Your home is one of the greatest investments you make, and it has an important role in your life. It is where you rest after a long day of work, and it may have been host to many family gatherings or dinners with friends. Your home may have become even more than that over the past several months, acting as your workplace or your children’s school.
With so much investment into this property, dividing your home could be one of the most stressful aspects if you and your spouse divorce. Who gets the house?
Is your home considered “marital property”?
First, it is important to determine whether the court will consider your home “marital property”—jointly-owned by you and your spouse—or if it is your separate property. Under Tennessee law, the property that you owned before the marriage or property outlined in a prenuptial agreement is solely owned by you and generally will not be divided in a divorce.
Marital property, on the other hand, is anything that you and your spouse acquired during your marriage. Your house may also be included in your marital property if your spouse contributed to payments after your wedding, paid for maintenance or helped with improvements after your wedding.
Tennessee divides property based on what is “equitable.”
While many people believe that their property will be divided equally in a divorce, that isn’t necessarily the case in Tennessee. Instead, the court will divide marital property “equitably,” trying to create a fair solution even if that is not a 50-50 solution.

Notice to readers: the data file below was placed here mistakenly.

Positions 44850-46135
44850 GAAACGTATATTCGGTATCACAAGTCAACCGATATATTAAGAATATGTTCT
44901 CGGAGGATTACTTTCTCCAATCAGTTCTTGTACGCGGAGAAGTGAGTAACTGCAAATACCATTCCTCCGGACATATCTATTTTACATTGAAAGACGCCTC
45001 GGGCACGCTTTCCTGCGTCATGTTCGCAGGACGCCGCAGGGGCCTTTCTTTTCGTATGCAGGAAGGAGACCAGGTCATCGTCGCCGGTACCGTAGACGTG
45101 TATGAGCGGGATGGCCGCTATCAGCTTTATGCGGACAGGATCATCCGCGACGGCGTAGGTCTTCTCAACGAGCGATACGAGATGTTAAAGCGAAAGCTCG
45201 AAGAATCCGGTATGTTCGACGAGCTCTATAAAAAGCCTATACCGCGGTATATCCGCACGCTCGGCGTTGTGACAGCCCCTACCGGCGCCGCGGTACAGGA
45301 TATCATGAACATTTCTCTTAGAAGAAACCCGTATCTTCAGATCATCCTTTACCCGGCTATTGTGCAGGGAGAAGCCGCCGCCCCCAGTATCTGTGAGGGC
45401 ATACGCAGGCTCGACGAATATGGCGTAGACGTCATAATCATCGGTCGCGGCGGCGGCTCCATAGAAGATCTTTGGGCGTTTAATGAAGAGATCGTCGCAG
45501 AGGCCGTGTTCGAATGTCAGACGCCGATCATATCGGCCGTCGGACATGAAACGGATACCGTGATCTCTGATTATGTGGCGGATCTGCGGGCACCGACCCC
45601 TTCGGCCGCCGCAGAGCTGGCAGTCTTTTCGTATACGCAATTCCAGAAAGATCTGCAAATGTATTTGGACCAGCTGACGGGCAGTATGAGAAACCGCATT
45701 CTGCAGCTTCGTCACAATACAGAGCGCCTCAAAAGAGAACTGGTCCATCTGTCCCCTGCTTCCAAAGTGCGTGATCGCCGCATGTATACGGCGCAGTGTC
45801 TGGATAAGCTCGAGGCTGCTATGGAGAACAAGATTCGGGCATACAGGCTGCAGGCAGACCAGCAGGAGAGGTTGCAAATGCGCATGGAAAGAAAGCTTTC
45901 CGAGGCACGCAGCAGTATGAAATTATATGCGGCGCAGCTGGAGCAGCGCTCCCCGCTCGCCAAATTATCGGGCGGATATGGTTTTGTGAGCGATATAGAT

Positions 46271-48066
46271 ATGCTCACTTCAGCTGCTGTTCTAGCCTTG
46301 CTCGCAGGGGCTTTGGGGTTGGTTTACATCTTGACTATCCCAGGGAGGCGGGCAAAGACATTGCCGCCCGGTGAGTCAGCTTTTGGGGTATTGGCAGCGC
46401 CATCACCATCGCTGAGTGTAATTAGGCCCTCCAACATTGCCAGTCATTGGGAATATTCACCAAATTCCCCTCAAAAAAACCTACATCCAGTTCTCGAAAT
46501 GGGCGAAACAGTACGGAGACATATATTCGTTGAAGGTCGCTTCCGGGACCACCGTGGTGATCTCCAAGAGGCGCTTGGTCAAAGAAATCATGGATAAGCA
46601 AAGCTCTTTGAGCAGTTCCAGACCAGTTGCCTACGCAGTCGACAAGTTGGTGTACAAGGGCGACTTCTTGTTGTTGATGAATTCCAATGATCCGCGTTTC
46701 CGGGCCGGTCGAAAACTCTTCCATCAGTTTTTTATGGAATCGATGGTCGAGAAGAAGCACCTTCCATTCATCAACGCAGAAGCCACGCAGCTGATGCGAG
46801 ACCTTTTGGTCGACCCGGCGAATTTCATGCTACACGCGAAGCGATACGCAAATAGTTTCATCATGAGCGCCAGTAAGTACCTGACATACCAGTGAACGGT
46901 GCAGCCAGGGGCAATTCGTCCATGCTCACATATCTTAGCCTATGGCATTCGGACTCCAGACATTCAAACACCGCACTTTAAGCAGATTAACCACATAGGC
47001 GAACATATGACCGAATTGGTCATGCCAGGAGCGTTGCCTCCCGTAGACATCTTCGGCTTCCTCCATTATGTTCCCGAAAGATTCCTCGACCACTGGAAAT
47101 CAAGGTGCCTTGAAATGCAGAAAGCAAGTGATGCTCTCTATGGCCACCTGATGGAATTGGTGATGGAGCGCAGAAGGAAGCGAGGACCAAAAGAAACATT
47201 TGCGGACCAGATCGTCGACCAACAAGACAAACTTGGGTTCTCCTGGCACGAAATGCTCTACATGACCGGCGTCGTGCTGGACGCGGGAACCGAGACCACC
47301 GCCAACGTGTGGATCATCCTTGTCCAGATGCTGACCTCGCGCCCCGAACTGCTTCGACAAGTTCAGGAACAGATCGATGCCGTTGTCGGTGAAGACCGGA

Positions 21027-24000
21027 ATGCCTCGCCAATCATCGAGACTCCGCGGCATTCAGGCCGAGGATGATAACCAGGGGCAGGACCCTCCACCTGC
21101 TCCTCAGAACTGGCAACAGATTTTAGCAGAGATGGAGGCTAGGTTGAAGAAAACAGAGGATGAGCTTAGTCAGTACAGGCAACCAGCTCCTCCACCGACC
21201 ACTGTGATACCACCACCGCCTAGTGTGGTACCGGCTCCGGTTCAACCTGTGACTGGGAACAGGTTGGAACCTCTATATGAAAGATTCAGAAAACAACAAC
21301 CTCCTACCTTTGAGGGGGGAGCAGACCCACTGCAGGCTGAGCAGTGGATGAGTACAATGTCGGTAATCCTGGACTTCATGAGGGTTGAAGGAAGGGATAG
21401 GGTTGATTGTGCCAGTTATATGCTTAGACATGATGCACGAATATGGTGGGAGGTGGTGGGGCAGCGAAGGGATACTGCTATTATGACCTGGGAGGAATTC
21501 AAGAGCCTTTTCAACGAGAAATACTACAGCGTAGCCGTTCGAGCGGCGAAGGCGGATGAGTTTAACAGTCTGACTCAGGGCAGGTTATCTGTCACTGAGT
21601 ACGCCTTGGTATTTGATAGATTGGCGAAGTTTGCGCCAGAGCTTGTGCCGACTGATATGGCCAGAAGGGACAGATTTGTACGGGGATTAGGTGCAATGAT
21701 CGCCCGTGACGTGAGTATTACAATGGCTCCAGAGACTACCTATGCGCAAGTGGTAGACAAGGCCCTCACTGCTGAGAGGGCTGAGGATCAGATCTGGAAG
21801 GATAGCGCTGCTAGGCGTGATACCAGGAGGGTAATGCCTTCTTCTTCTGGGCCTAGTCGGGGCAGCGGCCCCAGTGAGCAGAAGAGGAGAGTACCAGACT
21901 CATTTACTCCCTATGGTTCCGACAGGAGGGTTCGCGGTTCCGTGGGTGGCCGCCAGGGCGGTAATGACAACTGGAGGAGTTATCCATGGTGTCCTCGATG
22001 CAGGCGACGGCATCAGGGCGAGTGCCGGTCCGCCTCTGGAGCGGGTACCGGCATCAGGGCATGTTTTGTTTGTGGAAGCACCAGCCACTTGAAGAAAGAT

Your house is marital property. What are your options?
If the court considers your house marital property, you generally have three different options: selling your home, buying out your spouse’s share of the equity and remaining co-owners.
Choosing to sell your home can be a major decision, and depending on the housing market it may lengthen your divorce. However, selling your house and splitting the proceeds may give both you and your spouse a stronger financial foundation after divorce.
Buying out your spouse’s share of your home’s equity, whether by paying for their share outright or by sacrificing other valuable assets to create a fair arrangement, could allow you to move forward as sole owner of the property. It is important to remember that this option often requires you to refinance your home in the process.
Finally, some couples remain co-owners of the house. You may choose this option while you wait for a buyer for the house or while saving money to buy out your spouse’s share of home equity. Some people also choose this option to allow their children a stable household while they are in school.
If you wonder what will happen to your home in divorce, it may help to speak to an attorney about your options. They can help you create a legal strategy that protects your home and your financial health.